author = "Tong Liu and Zheng Wang and John Hancock",
year = "2019",
month = "11",
day = "1",
doi = "10.1093/bioinformatics/btz251",
language = "English (US)",
volume = "35",
pages = "4222--4228",
journal = "Bioinformatics (Oxford, England)",
issn = "1367-4803",
publisher = "Oxford University Press",
number = "21",

}

TY - JOUR

T1 - HiCNN

T2 - A very deep convolutional neural network to better enhance the resolution of Hi-C data

AU - Liu, Tong

AU - Wang, Zheng

AU - Hancock, John

PY - 2019/11/1

Y1 - 2019/11/1

N2 - Motivation: High-resolution Hi-C data are indispensable for the studies of three-dimensional (3D) genome organization at kilobase level. However, generating high-resolution Hi-C data (e.g. 5 kb) by conducting Hi-C experiments needs millions of mammalian cells, which may eventually generate billions of paired-end reads with a high sequencing cost. Therefore, it will be important and helpful if we can enhance the resolutions of Hi-C data by computational methods. Results: We developed a new computational method named HiCNN that used a 54-layer very deep convolutional neural network to enhance the resolutions of Hi-C data. The network contains both global and local residual learning with multiple speedup techniques included resulting in fast convergence. We used mean squared errors and Pearson's correlation coefficients between real high-resolution and computationally predicted high-resolution Hi-C data to evaluate the method. The evaluation results show that HiCNN consistently outperforms HiCPlus, the only existing tool in the literature, when training and testing data are extracted from the same cell type (i.e. GM12878) and from two different cell types in the same or different species (i.e. GM12878 as training with K562 as testing, and GM12878 as training with CH12-LX as testing). We further found that the HiCNN-enhanced high-resolution Hi-C data are more consistent with real experimental high-resolution Hi-C data than HiCPlus-enhanced data in terms of indicating statistically significant interactions. Moreover, HiCNN can efficiently enhance low-resolution Hi-C data, which eventually helps recover two chromatin loops that were confirmed by 3D-FISH. Availability and implementation: HiCNN is freely available at http://dna.cs.miami.edu/HiCNN/. Supplementary information: Supplementary data are available at Bioinformatics online.

AB - Motivation: High-resolution Hi-C data are indispensable for the studies of three-dimensional (3D) genome organization at kilobase level. However, generating high-resolution Hi-C data (e.g. 5 kb) by conducting Hi-C experiments needs millions of mammalian cells, which may eventually generate billions of paired-end reads with a high sequencing cost. Therefore, it will be important and helpful if we can enhance the resolutions of Hi-C data by computational methods. Results: We developed a new computational method named HiCNN that used a 54-layer very deep convolutional neural network to enhance the resolutions of Hi-C data. The network contains both global and local residual learning with multiple speedup techniques included resulting in fast convergence. We used mean squared errors and Pearson's correlation coefficients between real high-resolution and computationally predicted high-resolution Hi-C data to evaluate the method. The evaluation results show that HiCNN consistently outperforms HiCPlus, the only existing tool in the literature, when training and testing data are extracted from the same cell type (i.e. GM12878) and from two different cell types in the same or different species (i.e. GM12878 as training with K562 as testing, and GM12878 as training with CH12-LX as testing). We further found that the HiCNN-enhanced high-resolution Hi-C data are more consistent with real experimental high-resolution Hi-C data than HiCPlus-enhanced data in terms of indicating statistically significant interactions. Moreover, HiCNN can efficiently enhance low-resolution Hi-C data, which eventually helps recover two chromatin loops that were confirmed by 3D-FISH. Availability and implementation: HiCNN is freely available at http://dna.cs.miami.edu/HiCNN/. Supplementary information: Supplementary data are available at Bioinformatics online.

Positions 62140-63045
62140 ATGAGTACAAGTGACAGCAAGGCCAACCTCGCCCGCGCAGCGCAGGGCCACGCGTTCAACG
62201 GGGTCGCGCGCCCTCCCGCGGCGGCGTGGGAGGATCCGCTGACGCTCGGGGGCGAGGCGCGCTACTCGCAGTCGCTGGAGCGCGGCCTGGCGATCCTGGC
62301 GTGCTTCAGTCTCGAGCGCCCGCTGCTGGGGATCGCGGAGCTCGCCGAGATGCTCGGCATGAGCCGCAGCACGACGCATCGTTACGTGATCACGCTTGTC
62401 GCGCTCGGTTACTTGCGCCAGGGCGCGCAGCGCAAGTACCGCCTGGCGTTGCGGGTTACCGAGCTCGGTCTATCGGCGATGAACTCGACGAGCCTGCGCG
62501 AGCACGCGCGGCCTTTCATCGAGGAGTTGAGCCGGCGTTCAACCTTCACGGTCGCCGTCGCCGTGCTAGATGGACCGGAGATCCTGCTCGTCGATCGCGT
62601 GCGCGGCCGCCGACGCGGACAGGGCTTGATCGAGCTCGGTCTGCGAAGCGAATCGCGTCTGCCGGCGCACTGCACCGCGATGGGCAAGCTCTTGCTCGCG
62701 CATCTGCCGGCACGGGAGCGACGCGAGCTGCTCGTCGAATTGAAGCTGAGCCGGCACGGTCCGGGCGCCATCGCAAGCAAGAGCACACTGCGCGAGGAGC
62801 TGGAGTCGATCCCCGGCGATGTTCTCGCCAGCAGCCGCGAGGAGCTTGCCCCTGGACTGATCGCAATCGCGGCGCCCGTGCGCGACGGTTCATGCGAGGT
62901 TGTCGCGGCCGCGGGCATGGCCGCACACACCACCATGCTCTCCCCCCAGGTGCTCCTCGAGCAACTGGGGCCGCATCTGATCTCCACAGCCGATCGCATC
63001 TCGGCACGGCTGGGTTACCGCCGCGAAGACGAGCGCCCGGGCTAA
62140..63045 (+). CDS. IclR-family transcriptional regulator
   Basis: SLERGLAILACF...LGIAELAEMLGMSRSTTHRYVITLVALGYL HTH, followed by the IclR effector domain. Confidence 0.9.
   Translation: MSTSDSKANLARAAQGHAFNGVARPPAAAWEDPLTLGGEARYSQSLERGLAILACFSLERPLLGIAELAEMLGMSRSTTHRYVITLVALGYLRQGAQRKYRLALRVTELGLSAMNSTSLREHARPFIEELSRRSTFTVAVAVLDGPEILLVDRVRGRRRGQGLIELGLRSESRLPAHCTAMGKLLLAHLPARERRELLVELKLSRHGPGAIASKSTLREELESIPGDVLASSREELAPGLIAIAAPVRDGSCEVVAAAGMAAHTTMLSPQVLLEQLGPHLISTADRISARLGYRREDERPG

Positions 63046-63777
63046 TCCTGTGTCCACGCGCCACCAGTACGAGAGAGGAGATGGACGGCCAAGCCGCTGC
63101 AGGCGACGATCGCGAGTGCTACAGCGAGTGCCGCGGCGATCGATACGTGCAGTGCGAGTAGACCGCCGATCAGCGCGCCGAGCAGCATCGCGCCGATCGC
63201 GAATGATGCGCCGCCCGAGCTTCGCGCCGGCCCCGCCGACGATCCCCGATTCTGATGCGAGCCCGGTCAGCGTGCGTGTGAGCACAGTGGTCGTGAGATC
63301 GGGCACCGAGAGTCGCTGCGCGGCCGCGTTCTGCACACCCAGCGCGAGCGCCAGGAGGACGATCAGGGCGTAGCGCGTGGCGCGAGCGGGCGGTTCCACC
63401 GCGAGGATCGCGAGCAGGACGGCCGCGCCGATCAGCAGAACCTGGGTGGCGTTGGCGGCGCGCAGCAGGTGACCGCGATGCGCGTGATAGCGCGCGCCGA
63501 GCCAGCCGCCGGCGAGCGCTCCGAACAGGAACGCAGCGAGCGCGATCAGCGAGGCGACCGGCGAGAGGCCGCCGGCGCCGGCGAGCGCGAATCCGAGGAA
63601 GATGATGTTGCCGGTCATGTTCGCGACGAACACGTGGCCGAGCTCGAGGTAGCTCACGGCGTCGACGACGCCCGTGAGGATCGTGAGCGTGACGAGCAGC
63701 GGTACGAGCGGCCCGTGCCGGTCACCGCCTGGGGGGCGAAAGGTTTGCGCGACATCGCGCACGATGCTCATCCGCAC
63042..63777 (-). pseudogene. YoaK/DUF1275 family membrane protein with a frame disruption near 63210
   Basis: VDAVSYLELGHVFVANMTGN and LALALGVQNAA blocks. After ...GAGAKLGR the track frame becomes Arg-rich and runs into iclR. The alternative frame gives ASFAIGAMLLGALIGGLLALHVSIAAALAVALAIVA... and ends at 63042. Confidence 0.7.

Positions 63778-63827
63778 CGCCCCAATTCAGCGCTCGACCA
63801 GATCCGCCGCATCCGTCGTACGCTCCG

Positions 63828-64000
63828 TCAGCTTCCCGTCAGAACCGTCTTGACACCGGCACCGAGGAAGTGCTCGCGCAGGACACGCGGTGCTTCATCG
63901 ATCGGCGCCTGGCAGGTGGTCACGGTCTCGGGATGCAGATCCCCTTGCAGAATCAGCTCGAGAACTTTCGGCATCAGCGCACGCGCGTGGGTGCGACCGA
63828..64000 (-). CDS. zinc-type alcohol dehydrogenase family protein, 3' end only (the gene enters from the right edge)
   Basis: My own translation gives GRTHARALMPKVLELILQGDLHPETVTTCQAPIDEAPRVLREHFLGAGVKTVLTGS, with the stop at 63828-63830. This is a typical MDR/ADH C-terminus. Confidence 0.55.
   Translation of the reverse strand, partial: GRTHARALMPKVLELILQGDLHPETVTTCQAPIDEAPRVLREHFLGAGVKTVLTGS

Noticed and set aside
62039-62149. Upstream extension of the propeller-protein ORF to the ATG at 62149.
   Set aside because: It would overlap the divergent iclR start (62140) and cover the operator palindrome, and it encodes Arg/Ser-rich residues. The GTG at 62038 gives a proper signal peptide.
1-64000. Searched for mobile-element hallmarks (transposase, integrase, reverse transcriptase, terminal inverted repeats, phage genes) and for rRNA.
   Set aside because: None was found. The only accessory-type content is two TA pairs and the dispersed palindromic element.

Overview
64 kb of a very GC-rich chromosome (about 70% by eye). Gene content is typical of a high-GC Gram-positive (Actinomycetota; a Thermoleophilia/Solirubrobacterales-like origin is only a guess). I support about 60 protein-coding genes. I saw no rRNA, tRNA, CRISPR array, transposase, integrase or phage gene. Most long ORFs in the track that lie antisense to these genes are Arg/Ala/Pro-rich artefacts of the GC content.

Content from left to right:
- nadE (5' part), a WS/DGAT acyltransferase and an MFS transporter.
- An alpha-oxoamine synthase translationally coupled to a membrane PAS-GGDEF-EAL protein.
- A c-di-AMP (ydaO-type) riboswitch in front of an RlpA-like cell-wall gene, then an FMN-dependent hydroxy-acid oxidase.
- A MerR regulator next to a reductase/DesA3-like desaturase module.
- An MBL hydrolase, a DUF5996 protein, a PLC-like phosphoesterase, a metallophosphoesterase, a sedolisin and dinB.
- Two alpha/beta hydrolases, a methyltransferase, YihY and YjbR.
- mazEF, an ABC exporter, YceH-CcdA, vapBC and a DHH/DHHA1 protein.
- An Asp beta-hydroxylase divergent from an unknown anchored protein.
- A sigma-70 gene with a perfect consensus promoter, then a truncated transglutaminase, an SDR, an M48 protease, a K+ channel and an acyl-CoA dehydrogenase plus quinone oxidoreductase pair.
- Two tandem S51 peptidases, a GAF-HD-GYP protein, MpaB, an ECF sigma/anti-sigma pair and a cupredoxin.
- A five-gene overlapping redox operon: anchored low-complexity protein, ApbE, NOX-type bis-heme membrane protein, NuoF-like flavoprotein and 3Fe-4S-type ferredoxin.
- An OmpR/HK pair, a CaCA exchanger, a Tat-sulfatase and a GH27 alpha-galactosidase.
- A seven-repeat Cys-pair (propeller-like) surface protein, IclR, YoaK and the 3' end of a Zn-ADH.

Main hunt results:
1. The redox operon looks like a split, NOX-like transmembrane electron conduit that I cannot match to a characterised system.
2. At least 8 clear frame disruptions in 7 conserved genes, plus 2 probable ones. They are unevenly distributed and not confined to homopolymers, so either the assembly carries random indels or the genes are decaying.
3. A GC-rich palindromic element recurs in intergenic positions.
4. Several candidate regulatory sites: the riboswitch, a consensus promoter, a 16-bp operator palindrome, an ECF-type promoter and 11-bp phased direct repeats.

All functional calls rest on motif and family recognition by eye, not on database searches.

UR - http://www.scopus.com/inward/record.url?scp=85072614470&partnerID=8YFLogxK

UR - http://www.scopus.com/inward/citedby.url?scp=85072614470&partnerID=8YFLogxK

U2 - 10.1093/bioinformatics/btz251

DO - 10.1093/bioinformatics/btz251

M3 - Article

C2 - 31056636

AN - SCOPUS:85072614470

VL - 35

SP - 4222

EP - 4228

JO - Bioinformatics (Oxford, England)

JF - Bioinformatics (Oxford, England)

SN - 1367-4803

IS - 21

ER -